Check that the -axis is contained in .

Solution: Since is one solution of , the -axis is indeed contained in .

Prove that .

Proof: Given that , we need to show that . The ideal generated by vanishing points is a set of functions vanishing at those points, and this is contained in the same prime ideal

is closed for all . Check this is a topology:

1. Show that both and are open sets of .
2. If is a collection of ideals, show that . Hence, union of any collection of open sets is open.
3. Show that . Hence, intersection of any finite number of open sets is open.

Solution: Let be the open cover of : since arbitary unions of open sets is open, is open in . It is also closed, because it is the whole space. Similarly, is both open and closed in , finishing the proof for (a).

By showing that closed sets pull back to closed sets, show that is a continous map. Interpret as a contravariant functor .

Radicals commute with finite intersections. Prove that, for ideals , .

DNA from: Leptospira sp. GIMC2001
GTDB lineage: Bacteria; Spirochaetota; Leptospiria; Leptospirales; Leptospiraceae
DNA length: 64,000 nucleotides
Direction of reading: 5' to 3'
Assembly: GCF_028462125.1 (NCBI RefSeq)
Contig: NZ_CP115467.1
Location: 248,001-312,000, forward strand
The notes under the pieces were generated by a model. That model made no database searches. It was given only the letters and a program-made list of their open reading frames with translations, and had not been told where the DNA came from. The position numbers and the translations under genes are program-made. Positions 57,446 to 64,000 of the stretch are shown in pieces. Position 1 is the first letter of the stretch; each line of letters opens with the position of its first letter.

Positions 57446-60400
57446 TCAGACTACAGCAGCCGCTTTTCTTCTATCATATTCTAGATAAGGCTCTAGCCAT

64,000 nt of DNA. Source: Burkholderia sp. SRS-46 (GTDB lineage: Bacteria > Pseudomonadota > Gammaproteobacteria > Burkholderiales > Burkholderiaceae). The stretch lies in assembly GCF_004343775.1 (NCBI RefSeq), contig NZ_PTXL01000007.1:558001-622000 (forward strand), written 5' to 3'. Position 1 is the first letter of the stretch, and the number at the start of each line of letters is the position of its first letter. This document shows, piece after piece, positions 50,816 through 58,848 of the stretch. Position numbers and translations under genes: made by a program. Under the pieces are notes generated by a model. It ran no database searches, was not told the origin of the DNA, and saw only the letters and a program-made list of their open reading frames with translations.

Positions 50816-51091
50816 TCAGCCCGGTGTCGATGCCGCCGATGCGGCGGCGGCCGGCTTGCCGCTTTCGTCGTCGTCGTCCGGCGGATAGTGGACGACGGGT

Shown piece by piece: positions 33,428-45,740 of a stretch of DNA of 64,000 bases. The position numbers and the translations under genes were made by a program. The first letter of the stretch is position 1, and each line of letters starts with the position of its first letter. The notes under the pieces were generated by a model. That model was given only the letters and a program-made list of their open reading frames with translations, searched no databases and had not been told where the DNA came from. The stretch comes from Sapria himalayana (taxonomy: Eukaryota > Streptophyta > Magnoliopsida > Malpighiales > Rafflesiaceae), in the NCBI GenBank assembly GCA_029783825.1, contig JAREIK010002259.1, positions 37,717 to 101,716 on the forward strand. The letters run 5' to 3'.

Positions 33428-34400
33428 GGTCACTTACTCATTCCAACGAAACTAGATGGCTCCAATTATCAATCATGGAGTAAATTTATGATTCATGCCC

Suppose are an ideal and multiplicative subset respectively.

1. Show that is a closed subset of , and that is an open subset of . Further, show that, for arbitary , need not be open or closed.
2. Show that and are the subspace topology induced by inclusion in .

Suppose is an ideal. Show that vanishes on iff ; i.e. for some .

Proof: is the set of points which are contained in , a prime ideal in . It remains to be shown that , given that . This is obvious from the fact that is prime

Show that distinguished open sets form a base for the (Zariski) topology.

Solution: Since forms a topology, it remains to be shown that, given a subset , the complement of is . From the definitions of and , this is clear

Suppose as runs over some index set . Show that iff , or equivalently, there are all but finitely many zero, such that .